Partisan politics and biblical stewardship just don’t mix
"Biblical stewardship transcends catchphrases and political rhetoric"
Call me crazy, but I don’t like partisan politics. In reality, I believe few Canadians are enamoured by the election-fueled ads that tear down people and parties. That behaviour flies in the face of how we were raised, right? Right! But I’m told those ads “work” and of course that means all the parties will continue to use them.
Canada’s democratic system may be the best there is, but we would be wise to take heed of its inherent weaknesses.
Since the dawn of democracies, politicians have strategized how to win elections. That’s the nature of the beast. But is there a better way? Pointing fingers straight at the politicians would be easy, but it is you and I who are the issue. We vote for politicians who make promises we like! Many would argue this is exactly the way it should be. And they would be right if each of us had a well-balanced sea-to-sea-to-sea view of Canada and a prophet’s perspective of the future.
But that’s not who we are. We are selfish. We are short-term in our outlook. We see everything from our own very limited vantage point. So politicians of all stripes play the cards we’ve dealt them. They figure out which demographic groups are most likely to vote for them and then do everything possible to gain their favour. And we end up with love/hate election campaigns. Let me suggest a different perspective, one that focuses on stewardship.
When I was a young lad, “stewardship” meant giving a tenth of my income to charity. Eventually I learned God was interested in everything I earned and owned, not just 10 per cent. Today I realize that my earlier understanding of stewardship was short-sighted and “me oriented,” coincidentally also characteristic of most voters.
I think the biblical definition of stewardship includes engaging with our politicians long before an election. Let them know that you care about the environment—and give them concrete examples of how you have changed your personal lifestyle to align with your beliefs. Tell them that you care about the future—and how you have adjusted your own giving, spending and saving to improve the odds that the treasuries of our country will be sustainable.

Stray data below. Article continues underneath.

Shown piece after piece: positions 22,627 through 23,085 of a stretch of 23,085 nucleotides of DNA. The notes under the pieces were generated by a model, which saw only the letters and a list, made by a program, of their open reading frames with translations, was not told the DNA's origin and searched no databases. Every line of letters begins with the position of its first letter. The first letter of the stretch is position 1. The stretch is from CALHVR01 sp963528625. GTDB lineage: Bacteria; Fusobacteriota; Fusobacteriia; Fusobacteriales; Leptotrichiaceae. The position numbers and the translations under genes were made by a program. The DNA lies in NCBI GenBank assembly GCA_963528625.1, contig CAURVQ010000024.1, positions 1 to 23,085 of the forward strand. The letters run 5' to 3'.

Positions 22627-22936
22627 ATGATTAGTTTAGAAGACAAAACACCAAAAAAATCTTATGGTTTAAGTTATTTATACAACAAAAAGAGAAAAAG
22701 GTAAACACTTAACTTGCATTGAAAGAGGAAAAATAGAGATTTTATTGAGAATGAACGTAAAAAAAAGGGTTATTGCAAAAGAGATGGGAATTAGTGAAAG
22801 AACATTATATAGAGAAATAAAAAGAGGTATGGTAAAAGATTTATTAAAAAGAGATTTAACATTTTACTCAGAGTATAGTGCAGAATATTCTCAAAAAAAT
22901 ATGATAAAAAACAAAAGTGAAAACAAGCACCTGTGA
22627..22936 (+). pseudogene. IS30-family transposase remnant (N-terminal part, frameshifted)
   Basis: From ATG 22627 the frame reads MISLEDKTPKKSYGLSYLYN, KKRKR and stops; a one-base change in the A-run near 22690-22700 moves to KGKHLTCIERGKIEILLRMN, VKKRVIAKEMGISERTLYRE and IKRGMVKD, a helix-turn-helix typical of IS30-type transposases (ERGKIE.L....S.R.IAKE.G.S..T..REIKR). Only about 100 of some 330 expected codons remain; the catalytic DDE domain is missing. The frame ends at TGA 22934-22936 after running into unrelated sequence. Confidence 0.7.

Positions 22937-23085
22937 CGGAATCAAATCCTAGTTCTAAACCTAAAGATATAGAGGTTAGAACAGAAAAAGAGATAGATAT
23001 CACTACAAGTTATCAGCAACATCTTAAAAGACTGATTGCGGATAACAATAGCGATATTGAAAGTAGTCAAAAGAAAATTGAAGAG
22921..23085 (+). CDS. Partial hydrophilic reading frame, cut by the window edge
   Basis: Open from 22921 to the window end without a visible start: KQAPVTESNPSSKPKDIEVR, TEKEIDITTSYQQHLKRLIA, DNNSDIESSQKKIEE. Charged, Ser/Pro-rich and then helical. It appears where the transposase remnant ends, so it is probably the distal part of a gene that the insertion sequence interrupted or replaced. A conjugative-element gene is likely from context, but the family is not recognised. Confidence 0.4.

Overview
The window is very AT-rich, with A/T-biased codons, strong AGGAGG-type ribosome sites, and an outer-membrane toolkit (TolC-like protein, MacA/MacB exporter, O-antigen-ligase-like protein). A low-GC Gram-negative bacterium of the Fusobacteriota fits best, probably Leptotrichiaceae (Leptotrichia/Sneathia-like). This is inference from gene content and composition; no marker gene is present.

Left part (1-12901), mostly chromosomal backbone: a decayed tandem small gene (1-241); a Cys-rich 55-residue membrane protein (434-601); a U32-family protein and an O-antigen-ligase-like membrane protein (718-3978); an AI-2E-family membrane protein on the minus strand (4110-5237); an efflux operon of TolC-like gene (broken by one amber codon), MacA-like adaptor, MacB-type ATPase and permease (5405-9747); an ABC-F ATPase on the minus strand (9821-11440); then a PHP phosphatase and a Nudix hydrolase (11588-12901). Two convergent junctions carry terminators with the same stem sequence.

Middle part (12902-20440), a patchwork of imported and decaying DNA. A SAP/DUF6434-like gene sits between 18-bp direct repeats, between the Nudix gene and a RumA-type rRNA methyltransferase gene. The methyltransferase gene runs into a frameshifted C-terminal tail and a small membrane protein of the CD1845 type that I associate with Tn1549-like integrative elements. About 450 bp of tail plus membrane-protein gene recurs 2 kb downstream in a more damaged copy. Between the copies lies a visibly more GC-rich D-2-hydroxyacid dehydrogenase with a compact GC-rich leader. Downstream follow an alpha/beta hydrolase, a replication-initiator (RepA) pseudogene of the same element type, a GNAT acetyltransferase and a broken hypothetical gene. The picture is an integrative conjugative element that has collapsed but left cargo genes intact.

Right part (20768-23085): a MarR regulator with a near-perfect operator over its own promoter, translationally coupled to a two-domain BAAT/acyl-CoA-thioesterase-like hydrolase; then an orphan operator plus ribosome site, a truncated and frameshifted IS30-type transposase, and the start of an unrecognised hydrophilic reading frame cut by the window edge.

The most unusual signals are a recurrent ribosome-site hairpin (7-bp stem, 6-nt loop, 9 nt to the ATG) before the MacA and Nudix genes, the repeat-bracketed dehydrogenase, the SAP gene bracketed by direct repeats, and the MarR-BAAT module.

We shouldn’t need buzzwords like “climate change” and “tax savings” to motivate us. A proper understanding of stewardship transcends catchphrases and political rhetoric. It’s the opposite of “partisan, polarized and selfish” and applies to each of us personally. Thinking it’s only the politicians who need to be good stewards is believing a lie.
We would do well to learn from real-world examples of politics gone bad. Greece paying the piper after many decades of politicians making promises the country could not afford or attain is one. Given Canada’s age demographics, we need to become better stewards of our country and treasury. Think of the Golden Rule in terms of your kids and grandkids. That sure puts things in a different light, doesn’t it?
Start the next election campaign on October 20, by talking “stewardship” with your elected representatives.
Henry Friesen is a chartered accountant near Winnipeg who is concerned for his young grandchildren.
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